He named his 2012 world tour Tour is a Four Letter Word. "Mraz", too, is a four-letter word, and that was how his father used to remind those who spelled his son's name wrong. Now that the singer-songwriter has won a few Grammy Awards and sold a couple million CDs worldwide, the misspelling of his last name, varying from "Maraz" to"Marraz", is probably less rampant.
It was not the case though when he started his career performing in Java Joe's, a San Diego coffee house, in 2000. He used to wore trucker cap, not fedora. He released his debut album with Elektra Records, Waiting for My Rocket To Come, in 2002 and achieved his first major commercial success with his next album Mr. A-Z (which spells out his surname), which peaked at number five on the Billboard 200 album chart.
His biggest success would be his third studio album, We Sing. We Dance. We Steal Things., and more conspicuously the addictive tune "I'm Yours", which stuck in many listeners' head and has racked up more than a tenth of a billion views on YouTube alone. His fan has grown from a handful of small-town bargoers to millions of people all over the world. More than ten millions of people have "liked" his Facebook page. His rocket has not just come, it has most definitely taken off.
[dropcap style="font-size: 60px; color: #ff0000;"] I [/dropcap] n the sea of tour photos and fan messages, his official Facebook page had one thing that caught my attention. There was an announcement of a secret show that would take place two days after the tour concert, on June 26. Mraz-craving fans had to send an email to Warner Music to enter the ticket draw, and they would only receive details of the venue the day before the event.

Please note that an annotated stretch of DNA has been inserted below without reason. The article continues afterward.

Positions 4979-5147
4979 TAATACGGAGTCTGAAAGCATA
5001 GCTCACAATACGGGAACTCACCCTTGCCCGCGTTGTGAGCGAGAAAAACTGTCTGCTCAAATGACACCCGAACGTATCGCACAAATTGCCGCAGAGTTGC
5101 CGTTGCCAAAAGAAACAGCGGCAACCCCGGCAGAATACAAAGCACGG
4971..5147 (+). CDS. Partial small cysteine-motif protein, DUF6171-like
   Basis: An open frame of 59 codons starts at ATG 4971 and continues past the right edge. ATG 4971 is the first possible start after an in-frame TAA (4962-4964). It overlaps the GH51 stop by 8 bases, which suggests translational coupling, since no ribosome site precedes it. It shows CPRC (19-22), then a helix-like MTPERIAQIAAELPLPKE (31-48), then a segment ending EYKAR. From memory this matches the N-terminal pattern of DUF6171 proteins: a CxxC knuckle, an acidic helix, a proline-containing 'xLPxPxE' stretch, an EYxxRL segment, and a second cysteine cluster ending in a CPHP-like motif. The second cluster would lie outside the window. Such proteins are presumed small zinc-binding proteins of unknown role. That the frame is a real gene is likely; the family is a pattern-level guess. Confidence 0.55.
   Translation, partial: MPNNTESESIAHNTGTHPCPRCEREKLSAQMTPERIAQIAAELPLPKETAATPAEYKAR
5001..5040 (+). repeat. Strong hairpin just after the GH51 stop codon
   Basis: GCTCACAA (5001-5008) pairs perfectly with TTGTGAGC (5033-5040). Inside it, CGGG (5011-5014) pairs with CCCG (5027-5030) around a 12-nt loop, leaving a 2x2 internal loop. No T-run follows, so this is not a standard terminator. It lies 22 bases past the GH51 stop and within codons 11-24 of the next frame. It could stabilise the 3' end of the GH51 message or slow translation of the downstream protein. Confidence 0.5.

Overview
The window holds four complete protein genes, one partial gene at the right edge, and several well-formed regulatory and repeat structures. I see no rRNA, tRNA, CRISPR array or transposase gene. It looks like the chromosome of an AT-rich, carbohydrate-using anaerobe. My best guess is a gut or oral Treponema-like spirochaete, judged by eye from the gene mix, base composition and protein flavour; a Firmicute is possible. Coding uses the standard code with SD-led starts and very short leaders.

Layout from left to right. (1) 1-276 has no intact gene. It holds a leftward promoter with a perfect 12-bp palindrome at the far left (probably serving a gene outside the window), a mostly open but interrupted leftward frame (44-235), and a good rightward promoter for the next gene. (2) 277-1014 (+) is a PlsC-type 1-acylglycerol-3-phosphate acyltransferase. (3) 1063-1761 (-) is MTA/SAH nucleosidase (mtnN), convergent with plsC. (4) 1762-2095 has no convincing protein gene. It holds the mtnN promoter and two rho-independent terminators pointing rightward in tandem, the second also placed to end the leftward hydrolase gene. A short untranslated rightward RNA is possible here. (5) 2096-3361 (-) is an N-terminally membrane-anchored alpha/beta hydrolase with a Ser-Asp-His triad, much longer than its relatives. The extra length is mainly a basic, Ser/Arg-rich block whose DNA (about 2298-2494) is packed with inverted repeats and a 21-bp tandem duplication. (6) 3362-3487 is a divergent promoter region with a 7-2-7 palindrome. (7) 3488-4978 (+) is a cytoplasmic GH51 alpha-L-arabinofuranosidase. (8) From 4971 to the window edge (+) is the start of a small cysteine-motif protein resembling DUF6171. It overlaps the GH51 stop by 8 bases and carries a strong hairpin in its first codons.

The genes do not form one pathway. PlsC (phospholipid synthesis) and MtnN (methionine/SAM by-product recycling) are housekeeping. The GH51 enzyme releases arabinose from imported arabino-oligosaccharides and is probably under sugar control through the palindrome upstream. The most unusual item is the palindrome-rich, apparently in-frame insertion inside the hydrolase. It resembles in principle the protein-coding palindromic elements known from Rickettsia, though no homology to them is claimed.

When I brought it up, the room went quiet, some people frowned. The artist hesitated, looked up at a PR guy standing near me and said, "Am I allowed to talk about that?"
Much to my disappointment, he was not.
"I'll be here," he winked and said, "live from Hong Kong."
I did not press on, and he did not give me an invitation to the secret gig. It was OK, I thought, because in just a few hours I would be seeing him perform anyway.
And so the concert went. The music was energetic and Mraz's singing flawless. The 10,000-strong audience went "banana", as he put it. The icing on the cake was a story he told mid-way into "You and I Both", a love song he wrote on Valentine's Day many years ago, of how two Coldplay concert tickets separated the singer and his then girlfriend. The therapeutic mantra "I Won't Give Up" concluded the night.
As I reluctantly grabbed my bag on my cold seat and dragged my tired feet to the exit, I realised I was just a ticket away from his secret show and, if I missed it, I would have to wait another three years to see him again.
I spent the next day checking my Gmail inbox hoping that I would win a ticket from the lucky draw. I tried to search online for clues for the venue and time, only to find people showing off their invitation email, which says, "Congratulations, luck is indeed a four letter word for you as you have won a pair of tickets to a special gig by Jason Mraz."
I failed to get a ticket, even though I was willing to pay for it. The show turned out to be an Apple iTunes event that invited only a few hundred lucky fans and music company executives. It was shorter than the tour concert, with special guests G.E.M. and Khalil Fong. The real gems of the night were an electrifying rendition of "Unfold", a groovy cover of Bill Whither's "Ain't No Sunshine" and a refreshing, unreleased song called "Halfway Around the World".
When Mraz and his band thanked and said goodbye to the crowd, I waved to the stage ferociously and hoped he would spot me. How did I get in there? I guess my not giving up helped. Everything was sound.
Reported by Alan Wong
A version of this article appeared in print in the March Issue of The Young Reporter.